The How To’s of Homeschool Socialization
Is the only place to learn from others found within the four walls of a school? If we follow the logic that socialization only comes from school, are we then to assume socialization does not occur within the family unit, at church, or on any give sports team? How about during neighborhood play or at the local playground? And if we assume socialization is a process occurring throughout our lives then what happens when we are no longer within the four walls of elementary, middle or high school? Yo...
Why We Are (gulp!) Home Schooling
More and more, public schools are confronting Christians with difficult choices. One parent explains why he and his wife made the decision to home school. He discusses how they perceived a clash of world views, the lack of balance between school and family, what education really is, and more.
Socialization is a Bunch of Malarkey
Most folks who ask about socialization mean well. They are not plotting against us, but they are uninformed. But modern socialization in schools is not natural or desired. The best response is one that offers a gentle attempt to enlighten questioners about the wonderful world of homeschooling. 
Homeschooling as a Mother's Right
Margaret is a homeschool veteran who explains why traditional schooling was never an option for her children. Margaret’s narrative documents the complexity of being a single Black mother and choosing to live in a low-income housing community, and not working full-time in order to fulfill her rights as a mother to do what she determined would be best for her children. Her account also demonstrates the role of faith, spirituality, and the complexity of building a curriculum to meet her childr...
The Case for Authentic Assessment
Assessment is authentic when we directly examine student performance on worthy intellectual tasks. Traditional assessment, by contract, relies on indirect or proxy 'items'--efficient, simplistic substitutes from which we think valid inferences can be made about the student's performance at those valued challenges.
Careful Study Finds Homeschool Advantage
Reviews a carefully done study that uses a matched-pair design. This research shows that students in structured homeschooling academically outperform conventional-school students, and there is no evidence that the difference is simply due to the family’s income or the mother’s educational attainment.
Growth in the Number of Minnesota Homeschoolers
Minnesota's homeschooling statute requires notice of intent to homeschool filed with local school districts, which in turn pass on their counts of homeschooled children to the state.
Pulling Kids Out of Government Schools
Parents should take their kids out of government school because government education is not possible. "Government education" is an oxymoron. The object of teaching is the transmission of truth, which is reality. A synonym for the word “teach” is “indoctrinate.” Another good term is to “propagate” or “propagandize,” which is the teaching of any system of principles. You can see the problem with any government indoctrinating or propagandizing children. It is inherently immoral and un-American to c...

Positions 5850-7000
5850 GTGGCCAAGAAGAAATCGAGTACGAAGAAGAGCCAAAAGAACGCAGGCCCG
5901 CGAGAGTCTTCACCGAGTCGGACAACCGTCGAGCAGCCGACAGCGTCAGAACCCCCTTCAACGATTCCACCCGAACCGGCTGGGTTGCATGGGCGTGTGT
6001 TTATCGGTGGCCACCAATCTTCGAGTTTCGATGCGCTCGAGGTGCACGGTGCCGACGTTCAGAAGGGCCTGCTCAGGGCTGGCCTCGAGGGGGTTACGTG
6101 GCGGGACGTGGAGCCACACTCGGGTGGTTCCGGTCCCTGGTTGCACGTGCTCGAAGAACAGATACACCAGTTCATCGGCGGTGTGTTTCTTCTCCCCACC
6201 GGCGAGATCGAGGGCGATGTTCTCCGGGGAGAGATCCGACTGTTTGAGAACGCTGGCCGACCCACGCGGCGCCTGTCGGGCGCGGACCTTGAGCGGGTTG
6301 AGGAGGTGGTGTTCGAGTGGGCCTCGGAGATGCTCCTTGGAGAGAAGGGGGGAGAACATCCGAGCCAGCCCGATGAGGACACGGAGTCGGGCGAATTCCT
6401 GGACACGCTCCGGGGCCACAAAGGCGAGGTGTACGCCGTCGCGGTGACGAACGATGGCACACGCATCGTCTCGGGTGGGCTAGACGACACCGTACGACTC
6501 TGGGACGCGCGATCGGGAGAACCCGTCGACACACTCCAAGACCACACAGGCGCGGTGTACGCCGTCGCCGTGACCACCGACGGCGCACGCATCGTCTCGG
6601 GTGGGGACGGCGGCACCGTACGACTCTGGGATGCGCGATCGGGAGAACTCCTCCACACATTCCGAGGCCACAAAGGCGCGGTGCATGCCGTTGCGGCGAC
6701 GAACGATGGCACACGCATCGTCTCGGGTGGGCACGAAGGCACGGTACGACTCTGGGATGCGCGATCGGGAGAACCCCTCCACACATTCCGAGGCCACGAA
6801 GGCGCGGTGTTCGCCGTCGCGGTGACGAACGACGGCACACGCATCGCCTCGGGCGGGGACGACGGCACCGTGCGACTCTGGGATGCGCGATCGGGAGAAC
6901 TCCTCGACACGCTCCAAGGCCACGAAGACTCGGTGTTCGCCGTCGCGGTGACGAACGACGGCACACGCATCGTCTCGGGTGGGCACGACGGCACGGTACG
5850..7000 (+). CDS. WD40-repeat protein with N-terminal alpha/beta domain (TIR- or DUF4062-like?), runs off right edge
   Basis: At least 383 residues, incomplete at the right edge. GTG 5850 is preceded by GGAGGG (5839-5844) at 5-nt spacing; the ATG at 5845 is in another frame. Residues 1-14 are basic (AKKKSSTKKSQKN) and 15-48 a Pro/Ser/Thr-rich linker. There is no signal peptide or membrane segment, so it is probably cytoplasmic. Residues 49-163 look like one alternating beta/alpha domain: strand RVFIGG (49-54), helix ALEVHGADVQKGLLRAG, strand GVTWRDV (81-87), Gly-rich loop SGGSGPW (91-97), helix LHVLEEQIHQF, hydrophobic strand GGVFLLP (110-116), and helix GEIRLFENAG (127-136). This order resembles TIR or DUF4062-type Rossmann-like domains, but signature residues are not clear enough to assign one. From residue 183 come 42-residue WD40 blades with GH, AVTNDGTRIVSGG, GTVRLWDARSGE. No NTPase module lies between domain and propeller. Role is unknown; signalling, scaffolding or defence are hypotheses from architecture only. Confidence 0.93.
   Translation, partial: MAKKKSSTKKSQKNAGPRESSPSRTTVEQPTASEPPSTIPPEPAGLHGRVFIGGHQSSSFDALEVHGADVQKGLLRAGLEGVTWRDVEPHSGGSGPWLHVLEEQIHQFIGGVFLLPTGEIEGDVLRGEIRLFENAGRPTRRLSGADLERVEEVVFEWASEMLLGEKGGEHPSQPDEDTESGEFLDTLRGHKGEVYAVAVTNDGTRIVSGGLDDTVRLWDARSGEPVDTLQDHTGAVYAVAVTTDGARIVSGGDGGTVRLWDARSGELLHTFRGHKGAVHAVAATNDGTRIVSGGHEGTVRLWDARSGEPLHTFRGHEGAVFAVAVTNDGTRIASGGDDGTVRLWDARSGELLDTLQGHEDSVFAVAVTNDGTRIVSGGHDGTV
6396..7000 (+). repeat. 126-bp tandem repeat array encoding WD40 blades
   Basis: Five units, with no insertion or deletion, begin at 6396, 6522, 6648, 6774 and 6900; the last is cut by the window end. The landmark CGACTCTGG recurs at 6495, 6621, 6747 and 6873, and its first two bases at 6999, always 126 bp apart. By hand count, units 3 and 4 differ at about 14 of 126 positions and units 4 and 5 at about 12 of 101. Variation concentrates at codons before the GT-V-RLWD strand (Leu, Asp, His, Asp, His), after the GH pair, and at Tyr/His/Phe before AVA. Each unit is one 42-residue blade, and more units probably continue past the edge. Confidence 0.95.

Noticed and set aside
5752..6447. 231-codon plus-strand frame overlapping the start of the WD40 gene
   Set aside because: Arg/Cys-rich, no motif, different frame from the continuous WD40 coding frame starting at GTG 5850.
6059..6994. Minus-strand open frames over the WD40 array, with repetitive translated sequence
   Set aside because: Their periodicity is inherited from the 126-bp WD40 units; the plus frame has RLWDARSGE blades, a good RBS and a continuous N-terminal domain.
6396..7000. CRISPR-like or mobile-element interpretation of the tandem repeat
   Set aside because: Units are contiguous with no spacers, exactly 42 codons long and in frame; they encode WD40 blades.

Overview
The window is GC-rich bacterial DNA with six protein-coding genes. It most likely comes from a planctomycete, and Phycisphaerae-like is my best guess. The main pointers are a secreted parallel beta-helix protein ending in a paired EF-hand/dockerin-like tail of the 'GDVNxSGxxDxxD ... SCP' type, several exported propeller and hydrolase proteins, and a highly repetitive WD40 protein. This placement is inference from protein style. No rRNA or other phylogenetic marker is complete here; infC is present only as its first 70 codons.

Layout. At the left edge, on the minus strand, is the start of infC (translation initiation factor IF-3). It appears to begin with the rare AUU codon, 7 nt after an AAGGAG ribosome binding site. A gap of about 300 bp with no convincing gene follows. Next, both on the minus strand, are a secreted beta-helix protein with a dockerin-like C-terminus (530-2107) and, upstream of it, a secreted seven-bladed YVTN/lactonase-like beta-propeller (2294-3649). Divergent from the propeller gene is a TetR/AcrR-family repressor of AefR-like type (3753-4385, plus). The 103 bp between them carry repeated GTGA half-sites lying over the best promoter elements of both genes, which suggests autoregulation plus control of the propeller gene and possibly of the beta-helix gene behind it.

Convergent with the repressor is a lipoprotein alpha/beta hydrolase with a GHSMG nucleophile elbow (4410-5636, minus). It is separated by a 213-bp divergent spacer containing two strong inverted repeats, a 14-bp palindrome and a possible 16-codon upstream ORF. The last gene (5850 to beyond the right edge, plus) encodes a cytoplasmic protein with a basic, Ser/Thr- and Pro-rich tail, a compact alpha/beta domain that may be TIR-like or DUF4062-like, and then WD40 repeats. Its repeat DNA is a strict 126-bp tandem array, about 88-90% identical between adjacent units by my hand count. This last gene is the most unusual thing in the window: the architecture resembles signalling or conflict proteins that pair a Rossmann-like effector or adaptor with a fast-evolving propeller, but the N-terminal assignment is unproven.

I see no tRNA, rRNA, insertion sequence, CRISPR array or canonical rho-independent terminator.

Resources
But What About Socialization? Answering the Perpetual Home Schooling Question: A Review of the Literature
This book by Dr. Susan A. McDowell  uses research, statistics, and the experiences of homeschooling families to answer questions and counter myths about homeschooling and socialization. Read through a discussion of the multiple meanings of socialization, what parents, leaders, and children have to say about the issue, and what the research shows. 
Taking Charge of Your Child's Education: A Guide to Becoming the Primary Influence in Your Child's Life

Every parent wants to give their child the best start in life. The best way to do that is to get fully involved in their educational process as their primary influence. This book is full of helpful information, resources, and tools that will lead you to home education success. Erica Arndt recognizes that the most important factor is the family unit relationships. This book will help you as you make your decision to homeschool. 

A Different Kind of Teacher: Solving the Crisis of American Schooling
In 1991, shortly after receiving both the New York State and New York City Teacher of the Year Awards, John Gatto resigned to begin a new career as an education reform advocate. In this collection of 16 essays, Gatto analyzes the problems of American education and suggests solutions for revitalizing the system — prescriptions that run counter to current trends.
The Homeschooling Revolution
A readable, scholarly overview of the modern day homeschooling movement. Includes vignettes from homeschooling families, war stories, research information, media reaction, footnotes, and statistics.
The Exhausted School: Bending the Bars of Traditional Education